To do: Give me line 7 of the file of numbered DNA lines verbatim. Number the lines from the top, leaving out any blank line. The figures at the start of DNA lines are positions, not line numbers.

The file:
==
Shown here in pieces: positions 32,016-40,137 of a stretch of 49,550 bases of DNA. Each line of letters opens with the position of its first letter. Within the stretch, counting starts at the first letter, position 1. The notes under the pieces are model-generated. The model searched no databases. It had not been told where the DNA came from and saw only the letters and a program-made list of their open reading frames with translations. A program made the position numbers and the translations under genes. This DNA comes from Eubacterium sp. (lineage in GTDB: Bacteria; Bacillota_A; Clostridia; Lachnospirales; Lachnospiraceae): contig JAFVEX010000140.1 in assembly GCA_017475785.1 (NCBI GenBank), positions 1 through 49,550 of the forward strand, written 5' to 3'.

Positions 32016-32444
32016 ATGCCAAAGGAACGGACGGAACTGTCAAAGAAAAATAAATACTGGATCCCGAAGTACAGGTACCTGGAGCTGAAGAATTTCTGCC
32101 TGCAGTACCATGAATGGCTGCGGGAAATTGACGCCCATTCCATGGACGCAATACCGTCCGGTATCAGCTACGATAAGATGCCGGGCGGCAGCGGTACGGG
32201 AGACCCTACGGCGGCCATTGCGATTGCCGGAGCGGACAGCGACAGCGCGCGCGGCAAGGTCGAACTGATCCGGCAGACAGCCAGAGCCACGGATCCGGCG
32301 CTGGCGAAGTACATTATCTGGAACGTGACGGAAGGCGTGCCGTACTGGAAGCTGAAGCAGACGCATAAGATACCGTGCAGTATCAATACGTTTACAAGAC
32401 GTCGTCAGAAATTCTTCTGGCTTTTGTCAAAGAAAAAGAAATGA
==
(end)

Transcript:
32401 GTCGTCAGAAATTCTTCTGGCTTTTGTCAAAGAAAAAGAAATGA